What are examples of air quality data visualizations that don’t require coding or computationally intensive computer graphics? @bhamster over 2 years ago 2
How do you make results from environmental monitoring personally meaningful to people? @bhamster over 2 years ago 2

Activities about presenting data

Activity posts tagged with activity:presenting-data will appear here

Activities should include a materials list, costs and a step-by-step guide to construction with photos. Learn what makes a good activity here.

Kinds of environmental data you might have

Environmental data can come in many forms depending on how and where you collect it. Here are some common examples:

Measurements from sensors

  • Data collected continuously over time from a sensor that stays in one place.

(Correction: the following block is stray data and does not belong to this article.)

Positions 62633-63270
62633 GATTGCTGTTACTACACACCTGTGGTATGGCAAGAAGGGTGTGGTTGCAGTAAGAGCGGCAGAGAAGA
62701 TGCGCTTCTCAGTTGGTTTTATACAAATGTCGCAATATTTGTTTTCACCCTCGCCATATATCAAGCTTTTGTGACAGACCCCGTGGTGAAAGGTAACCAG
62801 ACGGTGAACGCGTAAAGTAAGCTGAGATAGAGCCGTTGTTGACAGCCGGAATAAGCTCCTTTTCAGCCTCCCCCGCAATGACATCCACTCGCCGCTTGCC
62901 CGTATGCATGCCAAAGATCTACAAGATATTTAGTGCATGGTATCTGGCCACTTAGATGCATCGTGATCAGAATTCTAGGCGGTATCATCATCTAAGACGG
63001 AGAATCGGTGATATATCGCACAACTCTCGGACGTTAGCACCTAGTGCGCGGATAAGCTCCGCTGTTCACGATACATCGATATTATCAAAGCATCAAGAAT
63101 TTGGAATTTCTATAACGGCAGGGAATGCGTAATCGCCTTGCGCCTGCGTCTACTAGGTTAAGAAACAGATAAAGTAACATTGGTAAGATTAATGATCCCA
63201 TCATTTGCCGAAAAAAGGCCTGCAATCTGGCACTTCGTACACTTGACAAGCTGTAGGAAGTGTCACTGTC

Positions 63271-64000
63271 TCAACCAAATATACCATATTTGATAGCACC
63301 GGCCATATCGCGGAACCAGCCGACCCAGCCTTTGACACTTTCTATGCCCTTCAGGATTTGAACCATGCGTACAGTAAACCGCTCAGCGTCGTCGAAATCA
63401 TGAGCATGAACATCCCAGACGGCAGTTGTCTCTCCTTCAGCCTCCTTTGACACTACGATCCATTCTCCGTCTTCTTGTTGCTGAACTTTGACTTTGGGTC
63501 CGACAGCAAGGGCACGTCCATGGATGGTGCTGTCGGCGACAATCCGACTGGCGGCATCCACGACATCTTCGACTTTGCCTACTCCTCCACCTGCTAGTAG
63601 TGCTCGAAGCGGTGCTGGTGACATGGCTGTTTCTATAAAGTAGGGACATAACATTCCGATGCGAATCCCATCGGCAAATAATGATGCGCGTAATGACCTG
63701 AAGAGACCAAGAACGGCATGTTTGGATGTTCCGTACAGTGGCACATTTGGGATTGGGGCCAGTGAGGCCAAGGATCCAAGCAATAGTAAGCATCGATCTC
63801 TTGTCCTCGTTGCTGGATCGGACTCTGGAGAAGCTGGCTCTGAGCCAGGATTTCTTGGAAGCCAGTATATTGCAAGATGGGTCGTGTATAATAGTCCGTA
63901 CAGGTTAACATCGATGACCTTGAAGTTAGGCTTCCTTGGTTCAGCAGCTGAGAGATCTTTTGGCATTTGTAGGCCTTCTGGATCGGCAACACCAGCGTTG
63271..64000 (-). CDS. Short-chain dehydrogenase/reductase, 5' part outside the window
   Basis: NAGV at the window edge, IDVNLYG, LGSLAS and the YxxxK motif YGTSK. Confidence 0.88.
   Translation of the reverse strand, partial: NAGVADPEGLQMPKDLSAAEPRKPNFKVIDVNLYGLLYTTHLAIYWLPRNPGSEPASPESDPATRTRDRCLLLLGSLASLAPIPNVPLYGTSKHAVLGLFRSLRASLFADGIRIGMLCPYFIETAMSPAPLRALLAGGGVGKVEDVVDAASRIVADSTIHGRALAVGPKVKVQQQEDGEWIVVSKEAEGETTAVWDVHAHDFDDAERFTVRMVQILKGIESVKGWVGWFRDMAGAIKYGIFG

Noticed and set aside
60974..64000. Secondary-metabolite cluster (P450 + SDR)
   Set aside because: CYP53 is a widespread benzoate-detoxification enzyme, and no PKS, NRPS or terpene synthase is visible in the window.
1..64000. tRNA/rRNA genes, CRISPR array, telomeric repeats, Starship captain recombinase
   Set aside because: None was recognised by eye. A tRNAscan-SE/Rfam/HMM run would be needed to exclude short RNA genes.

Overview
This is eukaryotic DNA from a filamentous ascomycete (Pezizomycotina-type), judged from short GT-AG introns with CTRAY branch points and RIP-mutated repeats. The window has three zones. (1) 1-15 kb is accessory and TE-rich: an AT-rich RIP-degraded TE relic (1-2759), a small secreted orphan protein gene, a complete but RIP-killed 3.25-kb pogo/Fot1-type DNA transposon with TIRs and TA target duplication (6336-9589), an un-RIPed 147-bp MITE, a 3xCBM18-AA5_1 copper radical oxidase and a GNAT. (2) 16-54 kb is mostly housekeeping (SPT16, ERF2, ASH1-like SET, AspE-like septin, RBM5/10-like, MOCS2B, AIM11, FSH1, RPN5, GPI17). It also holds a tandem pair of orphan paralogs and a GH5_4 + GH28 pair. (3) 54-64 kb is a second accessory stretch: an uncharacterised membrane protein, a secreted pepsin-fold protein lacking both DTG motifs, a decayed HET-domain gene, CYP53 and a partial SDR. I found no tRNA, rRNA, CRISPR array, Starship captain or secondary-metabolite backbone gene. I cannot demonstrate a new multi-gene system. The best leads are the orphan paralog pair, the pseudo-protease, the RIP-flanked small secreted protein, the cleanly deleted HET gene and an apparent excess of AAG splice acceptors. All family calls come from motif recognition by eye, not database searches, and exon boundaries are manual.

• Example: an air quality monitor placed outside your home that measures particulate matter concentrations every 10 seconds 24 hours a day
    • Data you’ll have: date/time, environmental measurements. Potentially lots of data if the sensor is capturing data frequently.

  • Data collected intermittently (at certain times of the day) at a single location or at several different locations
    • Example: a portable water quality sensor taken to different locations along a stream every morning for several months
    • Data you’ll have: date/time, environmental measurements, location (maybe noted manually, separate from the sensor data).

Measurements from collected samples

  • Grab samples